Name: Nicholas Scott
Role: Managing partner
Trained at: Clifford Chance
Year qualifed: 1995
What’s your most vivid memory from being a trainee?
One of my seats was in the employment team. I shared an office with one of the employment partners. On my first morning I arrived early, but thought he must have moved room because there was no visible sign (photographs, personal items) of him on his desk or in our office.
It turned out that he had an absolute rule that at no time should you have more than one piece of paper on your desk. If at any time there were more than three you could tell things were frantic. It’s a rule I have stuck to for 20 years. It certainly made my own move to agile working easier…..
What is the wisest thing anyone ever said to you (and who said it)?
My predecessor as managing partner at Brodies said never to try to do more than three things at once. He didn’t say if running a law firm counted as one!
But it is good advice – pick three things, do them properly, do three more. Repeat.
Who (for better or worse) has been the most influential person in your career? Why?
Can I cheat and say two? Firstly, the real estate partner at Clifford Chance who I shared an office with for my first three years as a qualified lawyer. He was extremely successful in building his own practice but also went on to run the wider real estate practice. He taught me that being a lawyer was about more than the law – that it was a business, and one made up of people. And therefore it was as important to focus on what motivates clients and colleagues as it is to understand the technical law.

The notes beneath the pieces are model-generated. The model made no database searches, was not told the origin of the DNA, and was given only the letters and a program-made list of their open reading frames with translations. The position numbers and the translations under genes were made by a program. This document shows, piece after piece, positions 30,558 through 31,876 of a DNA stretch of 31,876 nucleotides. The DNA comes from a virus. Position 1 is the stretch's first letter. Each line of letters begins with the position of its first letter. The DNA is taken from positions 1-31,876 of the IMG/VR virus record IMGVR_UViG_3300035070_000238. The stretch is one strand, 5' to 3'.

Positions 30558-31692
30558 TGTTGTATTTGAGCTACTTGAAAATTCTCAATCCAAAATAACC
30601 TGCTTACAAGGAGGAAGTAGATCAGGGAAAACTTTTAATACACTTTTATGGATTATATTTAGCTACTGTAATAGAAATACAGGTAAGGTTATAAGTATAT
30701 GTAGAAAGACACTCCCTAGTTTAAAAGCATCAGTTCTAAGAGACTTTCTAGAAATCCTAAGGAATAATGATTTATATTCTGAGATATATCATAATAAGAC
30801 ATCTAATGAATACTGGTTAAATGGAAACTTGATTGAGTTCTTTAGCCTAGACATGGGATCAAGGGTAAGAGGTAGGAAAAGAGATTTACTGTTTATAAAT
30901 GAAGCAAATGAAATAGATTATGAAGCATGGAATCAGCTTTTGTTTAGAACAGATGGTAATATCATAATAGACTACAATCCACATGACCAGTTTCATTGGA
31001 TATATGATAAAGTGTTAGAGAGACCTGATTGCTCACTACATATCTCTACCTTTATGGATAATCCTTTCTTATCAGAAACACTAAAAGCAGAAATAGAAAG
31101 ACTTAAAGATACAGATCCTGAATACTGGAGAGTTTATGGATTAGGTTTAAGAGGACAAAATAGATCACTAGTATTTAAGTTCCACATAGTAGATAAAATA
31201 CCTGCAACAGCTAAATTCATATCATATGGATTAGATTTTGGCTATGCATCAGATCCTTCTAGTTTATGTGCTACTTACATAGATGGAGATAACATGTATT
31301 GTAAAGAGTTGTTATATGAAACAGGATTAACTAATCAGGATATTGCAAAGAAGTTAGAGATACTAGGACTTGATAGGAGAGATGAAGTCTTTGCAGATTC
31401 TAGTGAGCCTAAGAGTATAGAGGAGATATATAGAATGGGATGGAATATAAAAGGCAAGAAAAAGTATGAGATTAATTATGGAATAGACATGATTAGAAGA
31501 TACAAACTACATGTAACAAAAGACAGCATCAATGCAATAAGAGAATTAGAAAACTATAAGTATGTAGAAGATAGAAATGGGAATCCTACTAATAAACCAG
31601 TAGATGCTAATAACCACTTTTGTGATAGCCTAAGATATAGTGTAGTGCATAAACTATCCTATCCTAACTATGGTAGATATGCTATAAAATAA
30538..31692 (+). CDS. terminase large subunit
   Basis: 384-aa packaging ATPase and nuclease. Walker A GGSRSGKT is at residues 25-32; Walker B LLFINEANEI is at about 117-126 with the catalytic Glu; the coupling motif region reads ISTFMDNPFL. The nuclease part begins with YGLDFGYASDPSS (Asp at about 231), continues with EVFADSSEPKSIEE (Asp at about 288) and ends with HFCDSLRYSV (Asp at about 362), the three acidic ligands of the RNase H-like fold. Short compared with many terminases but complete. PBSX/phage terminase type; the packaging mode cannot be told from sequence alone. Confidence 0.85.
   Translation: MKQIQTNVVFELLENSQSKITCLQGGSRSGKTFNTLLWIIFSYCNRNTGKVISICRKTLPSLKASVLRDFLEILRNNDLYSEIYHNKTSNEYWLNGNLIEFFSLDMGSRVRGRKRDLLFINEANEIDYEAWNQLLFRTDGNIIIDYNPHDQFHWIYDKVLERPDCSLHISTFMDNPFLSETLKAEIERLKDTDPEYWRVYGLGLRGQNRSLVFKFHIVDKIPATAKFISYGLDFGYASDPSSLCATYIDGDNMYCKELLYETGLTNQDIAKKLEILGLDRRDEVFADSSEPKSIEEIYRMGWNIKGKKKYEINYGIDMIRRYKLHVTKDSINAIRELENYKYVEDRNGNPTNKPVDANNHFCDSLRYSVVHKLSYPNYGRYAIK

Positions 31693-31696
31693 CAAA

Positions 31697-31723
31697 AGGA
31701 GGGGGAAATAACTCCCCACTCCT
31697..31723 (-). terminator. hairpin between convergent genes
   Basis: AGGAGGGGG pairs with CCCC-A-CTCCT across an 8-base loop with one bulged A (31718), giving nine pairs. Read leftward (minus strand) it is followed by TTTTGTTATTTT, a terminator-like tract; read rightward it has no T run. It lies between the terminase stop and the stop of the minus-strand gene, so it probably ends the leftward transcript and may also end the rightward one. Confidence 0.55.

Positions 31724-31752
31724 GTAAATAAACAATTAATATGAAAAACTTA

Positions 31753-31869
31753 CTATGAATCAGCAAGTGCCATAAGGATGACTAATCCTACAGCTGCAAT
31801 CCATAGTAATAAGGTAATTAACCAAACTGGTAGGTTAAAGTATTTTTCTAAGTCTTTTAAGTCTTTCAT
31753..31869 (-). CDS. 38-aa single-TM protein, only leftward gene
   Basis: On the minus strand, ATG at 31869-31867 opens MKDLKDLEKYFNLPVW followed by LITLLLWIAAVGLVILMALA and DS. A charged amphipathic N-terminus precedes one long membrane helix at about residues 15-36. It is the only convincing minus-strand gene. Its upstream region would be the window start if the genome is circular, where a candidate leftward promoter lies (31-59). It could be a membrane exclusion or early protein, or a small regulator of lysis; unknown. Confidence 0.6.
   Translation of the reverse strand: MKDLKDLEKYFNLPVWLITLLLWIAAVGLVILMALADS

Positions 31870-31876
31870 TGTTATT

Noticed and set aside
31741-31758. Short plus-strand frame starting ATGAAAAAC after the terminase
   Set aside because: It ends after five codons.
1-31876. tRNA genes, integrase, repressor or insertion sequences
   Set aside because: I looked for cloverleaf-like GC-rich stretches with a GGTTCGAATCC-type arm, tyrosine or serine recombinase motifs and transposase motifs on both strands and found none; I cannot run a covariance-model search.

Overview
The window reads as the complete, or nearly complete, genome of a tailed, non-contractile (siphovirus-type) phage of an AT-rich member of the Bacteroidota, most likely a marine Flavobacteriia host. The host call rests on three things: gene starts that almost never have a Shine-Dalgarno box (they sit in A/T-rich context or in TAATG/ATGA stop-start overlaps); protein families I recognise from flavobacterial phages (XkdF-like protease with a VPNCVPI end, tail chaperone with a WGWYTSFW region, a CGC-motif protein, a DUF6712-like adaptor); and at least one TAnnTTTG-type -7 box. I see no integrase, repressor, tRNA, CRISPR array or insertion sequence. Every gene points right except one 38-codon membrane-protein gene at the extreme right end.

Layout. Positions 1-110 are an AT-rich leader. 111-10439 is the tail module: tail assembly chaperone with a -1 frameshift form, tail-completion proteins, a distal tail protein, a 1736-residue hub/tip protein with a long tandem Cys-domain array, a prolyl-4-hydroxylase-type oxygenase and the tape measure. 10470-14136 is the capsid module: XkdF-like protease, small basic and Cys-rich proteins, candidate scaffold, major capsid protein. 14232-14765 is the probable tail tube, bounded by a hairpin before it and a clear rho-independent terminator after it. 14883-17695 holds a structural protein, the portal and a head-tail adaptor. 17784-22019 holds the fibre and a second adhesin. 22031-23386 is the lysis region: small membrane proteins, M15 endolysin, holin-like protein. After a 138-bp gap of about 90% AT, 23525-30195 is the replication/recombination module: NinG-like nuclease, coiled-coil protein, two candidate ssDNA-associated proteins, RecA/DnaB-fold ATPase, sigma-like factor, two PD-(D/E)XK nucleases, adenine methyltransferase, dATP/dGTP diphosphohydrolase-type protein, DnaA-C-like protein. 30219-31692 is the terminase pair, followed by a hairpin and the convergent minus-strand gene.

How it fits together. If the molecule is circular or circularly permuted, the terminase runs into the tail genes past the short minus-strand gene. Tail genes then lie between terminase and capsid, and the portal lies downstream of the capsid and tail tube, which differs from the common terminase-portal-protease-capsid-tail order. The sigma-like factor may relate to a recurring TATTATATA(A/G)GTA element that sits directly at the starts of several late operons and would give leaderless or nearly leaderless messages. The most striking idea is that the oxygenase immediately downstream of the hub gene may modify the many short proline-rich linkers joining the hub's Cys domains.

And secondly my predecessor as managing partner at Brodies, who I worked with for 15 years. From him I learnt a host of things; the importance of being seen to be the market leader in any discipline you focus on; scale counts if you want to be relevant; that you will make mistakes so learn from them; stick to the truth and say what you have done rather than talk about what you might do; confidence is our most valuable commodity; the importance of a consistent financial message (and the discipline that requires around cost) and the importance above all of brand – with clients and with colleagues.
That last point guided our response to 2020’s events – whatever we did, we set out to do nothing which damaged our brand with our clients and our colleagues.
What advice would you give to someone who wants to get to where you are/do the job you do?
I would remind them that when you are in a leadership role it is not about you. Legal businesses are about everyone else – clients and colleagues. So I would advise them always to ask themselves how the person they are speaking to feels in their company. Will they want to do what you are asking them to do for you? Do they feel supported, motivated, inspired?
What’s your best friend from law school doing now?
Right now, she is asking me when I’m going to make the coffee. We have been married for 21 years! As a lawyer who has been a partner in a law firm she is also very adept at letting air out of the management balloon…